July 14, 2024 Donate

Dexter, Dexter Sports, Sports

Dexter’s Katie Schutte and her horse Rigden take home state-wide equestrian awards

Katie Schutte and her horse, Rigden, along with their honors. photo by Pat Schutte

The past year was a good one for Dexter’s Katie Schutte and her horse, Rigden. This horse riding team achieved the honor of Junior Training Horse Trial Champion, high point first year Training rider, and Overall High Point Junior horse for 2023, in the Michigan Eventing Association.

Considering this is such a high achievement in the equestrian world, the Sun Times News (STN) connected with Schutte, a student at Dexter High School, over the holidays to talk about it.

“I was extremely grateful to receive the awards come banquet. My horse, humbly known as Rigden, felt completely foot perfect the entire season so the awards were just the cherry on top,” Schutte told STN. “I know a lot of incredible riders who have received the same awards as me so it just felt that much more special to be receiving them as well.”

In explaining the honor, Schutte, who’s trained by Cathy Henderson with Henderson Equestrian Services at Timber Run Stables in Pinckney, said the Junior Training Championship is won by the junior rider with the highest amount of accumulated points by the end of the season. Eventing is an equestrian event where a single horse and rider combine and compete against other competitors across the three disciplines of dressage, cross-country, and show jumping. Schutte said Training is the level at which she was competing (roughly a 3’3” jumping height), and because it was her first year competing at the level she also won the high point award for a first year rider at Training level. The overall high point junior horse award goes to the rider and horse combination that achieved the highest amount of points by the end of the season (across all levels).

The Michigan Eventing Association (TEAM) is a state-wide foundation based around the sport of eventing. Schutte said the main difference from foundations like TEAM and high school equestrian teams is that they offer completely different sports.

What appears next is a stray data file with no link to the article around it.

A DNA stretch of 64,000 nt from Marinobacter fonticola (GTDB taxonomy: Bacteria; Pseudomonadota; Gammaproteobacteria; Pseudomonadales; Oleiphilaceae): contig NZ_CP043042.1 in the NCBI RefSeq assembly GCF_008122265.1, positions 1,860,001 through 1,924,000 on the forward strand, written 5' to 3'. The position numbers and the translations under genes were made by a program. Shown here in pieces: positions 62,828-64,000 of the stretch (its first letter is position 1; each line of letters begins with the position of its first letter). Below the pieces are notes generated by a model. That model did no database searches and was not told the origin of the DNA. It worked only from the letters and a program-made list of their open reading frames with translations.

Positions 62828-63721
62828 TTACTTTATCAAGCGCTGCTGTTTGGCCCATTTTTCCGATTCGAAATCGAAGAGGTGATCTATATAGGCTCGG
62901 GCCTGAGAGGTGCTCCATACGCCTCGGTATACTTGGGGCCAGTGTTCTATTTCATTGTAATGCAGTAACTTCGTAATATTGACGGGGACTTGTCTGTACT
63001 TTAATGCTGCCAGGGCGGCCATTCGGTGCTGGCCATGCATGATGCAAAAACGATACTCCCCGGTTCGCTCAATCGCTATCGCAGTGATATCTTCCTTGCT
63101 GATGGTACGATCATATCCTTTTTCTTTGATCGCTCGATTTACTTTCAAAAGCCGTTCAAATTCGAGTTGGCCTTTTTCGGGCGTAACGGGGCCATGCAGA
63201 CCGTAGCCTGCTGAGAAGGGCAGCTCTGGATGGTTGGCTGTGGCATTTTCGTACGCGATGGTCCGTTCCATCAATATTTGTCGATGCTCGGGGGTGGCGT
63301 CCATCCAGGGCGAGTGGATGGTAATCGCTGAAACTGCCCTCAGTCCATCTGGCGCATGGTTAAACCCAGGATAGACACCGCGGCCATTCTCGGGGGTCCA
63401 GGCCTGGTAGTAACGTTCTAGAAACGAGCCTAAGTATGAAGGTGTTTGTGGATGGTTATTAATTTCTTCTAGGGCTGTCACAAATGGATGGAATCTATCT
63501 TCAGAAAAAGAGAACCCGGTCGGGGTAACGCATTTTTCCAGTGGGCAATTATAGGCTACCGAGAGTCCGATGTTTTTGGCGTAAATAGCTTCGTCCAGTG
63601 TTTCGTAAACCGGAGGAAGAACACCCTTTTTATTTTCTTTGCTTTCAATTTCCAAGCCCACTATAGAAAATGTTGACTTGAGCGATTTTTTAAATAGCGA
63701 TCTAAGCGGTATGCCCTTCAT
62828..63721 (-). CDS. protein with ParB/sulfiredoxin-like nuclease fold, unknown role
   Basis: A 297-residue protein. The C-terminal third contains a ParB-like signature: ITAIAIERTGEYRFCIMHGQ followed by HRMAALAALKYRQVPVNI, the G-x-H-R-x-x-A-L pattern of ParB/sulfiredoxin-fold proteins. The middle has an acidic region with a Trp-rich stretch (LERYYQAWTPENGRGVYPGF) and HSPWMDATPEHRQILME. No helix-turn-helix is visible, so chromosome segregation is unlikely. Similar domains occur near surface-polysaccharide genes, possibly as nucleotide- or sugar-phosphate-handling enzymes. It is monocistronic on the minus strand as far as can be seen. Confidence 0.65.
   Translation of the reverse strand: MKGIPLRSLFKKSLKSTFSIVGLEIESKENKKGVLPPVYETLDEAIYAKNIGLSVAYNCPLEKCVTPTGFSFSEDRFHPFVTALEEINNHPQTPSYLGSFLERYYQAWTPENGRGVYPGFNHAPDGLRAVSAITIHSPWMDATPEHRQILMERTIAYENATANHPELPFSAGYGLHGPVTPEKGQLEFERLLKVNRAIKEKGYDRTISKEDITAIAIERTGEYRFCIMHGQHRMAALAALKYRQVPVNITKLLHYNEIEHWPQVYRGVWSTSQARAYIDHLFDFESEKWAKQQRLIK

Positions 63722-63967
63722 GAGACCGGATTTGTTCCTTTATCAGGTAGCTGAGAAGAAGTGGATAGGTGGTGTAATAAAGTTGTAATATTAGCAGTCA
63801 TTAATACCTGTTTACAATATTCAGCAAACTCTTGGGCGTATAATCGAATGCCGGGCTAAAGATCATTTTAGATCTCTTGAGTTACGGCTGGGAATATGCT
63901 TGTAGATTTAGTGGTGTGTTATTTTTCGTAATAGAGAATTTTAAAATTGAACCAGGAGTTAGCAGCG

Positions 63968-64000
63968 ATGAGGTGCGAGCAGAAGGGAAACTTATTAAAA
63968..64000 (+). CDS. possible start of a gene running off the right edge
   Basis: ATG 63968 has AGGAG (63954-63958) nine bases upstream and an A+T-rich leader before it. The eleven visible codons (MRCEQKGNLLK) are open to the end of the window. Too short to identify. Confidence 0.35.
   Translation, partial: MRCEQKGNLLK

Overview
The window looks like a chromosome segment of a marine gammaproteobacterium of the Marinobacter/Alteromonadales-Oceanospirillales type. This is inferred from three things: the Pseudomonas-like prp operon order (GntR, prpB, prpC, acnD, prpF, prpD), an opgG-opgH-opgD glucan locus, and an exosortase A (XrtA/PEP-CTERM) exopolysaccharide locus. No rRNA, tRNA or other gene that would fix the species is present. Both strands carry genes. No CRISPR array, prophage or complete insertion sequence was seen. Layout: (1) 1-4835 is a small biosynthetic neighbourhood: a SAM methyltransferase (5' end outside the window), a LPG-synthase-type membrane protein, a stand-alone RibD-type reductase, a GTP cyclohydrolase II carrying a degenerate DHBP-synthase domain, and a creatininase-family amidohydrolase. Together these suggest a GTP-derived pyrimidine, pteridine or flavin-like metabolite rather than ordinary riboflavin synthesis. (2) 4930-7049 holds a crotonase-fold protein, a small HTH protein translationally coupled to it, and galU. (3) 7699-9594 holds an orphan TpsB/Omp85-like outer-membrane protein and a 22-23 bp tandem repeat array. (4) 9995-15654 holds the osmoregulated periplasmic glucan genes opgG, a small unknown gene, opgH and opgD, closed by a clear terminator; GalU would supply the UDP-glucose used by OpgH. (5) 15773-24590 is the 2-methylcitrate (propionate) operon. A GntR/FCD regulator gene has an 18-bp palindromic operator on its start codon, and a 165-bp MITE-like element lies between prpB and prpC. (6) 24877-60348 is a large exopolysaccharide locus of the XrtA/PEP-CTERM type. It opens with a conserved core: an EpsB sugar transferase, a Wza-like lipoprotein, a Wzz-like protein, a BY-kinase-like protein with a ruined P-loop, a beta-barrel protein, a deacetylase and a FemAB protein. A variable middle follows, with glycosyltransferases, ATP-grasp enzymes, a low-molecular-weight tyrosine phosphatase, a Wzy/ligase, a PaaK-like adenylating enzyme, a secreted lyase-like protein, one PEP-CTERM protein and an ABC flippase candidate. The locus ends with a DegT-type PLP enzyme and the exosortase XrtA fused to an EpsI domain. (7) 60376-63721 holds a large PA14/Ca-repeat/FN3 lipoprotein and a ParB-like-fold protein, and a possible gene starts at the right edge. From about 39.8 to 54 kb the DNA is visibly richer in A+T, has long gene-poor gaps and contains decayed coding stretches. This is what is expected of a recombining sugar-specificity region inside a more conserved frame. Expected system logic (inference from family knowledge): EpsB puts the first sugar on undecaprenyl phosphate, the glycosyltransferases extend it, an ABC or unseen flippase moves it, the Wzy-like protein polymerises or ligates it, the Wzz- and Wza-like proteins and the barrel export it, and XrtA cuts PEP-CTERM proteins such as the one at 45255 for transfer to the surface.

“While TEAM is centered only around 3-day eventing, high school equestrian teams expand over a wider variety of equestrian sports (mainly western) and tend to be focused on a lower level (jump height) than what foundations like TEAM go up to,” she explained.

STN asked her about getting into competitive horseback riding and eventing. She has been riding for 10 years and all 10 have been spent eventing.

“I started riding at 7, competing at 8 when I was gifted my first horse, and still the spark hasn’t faded,” says Schutte. “Horses have just always been a part of my life and I can’t imagine any day spent away from them.”

This sentiment is a theme for her. Her favorite part of eventing is just the horses.

“When you find a horse that will put in 110 percent for you, there really is no better feeling,” she said. “A large part success in eventing is based on the relationship between horse and rider. I’m a big believer that riders who spend more time bonding with their horses find more success in competition because both them and their horse know they have something to work for beyond a ribbon.”

Looking ahead, STN asked her about her future in this sport and with horses.

“I really never see myself without a horse by my side,” she said. “In 10 years I have not been able to keep away from the saddle for more than a week, so I think living a life without horses would be pretty boring. That being said, I will without a doubt be riding for the rest of my life, whether it’s leisurely or competitively, there will always be a part of me anchored in the equestrian community.”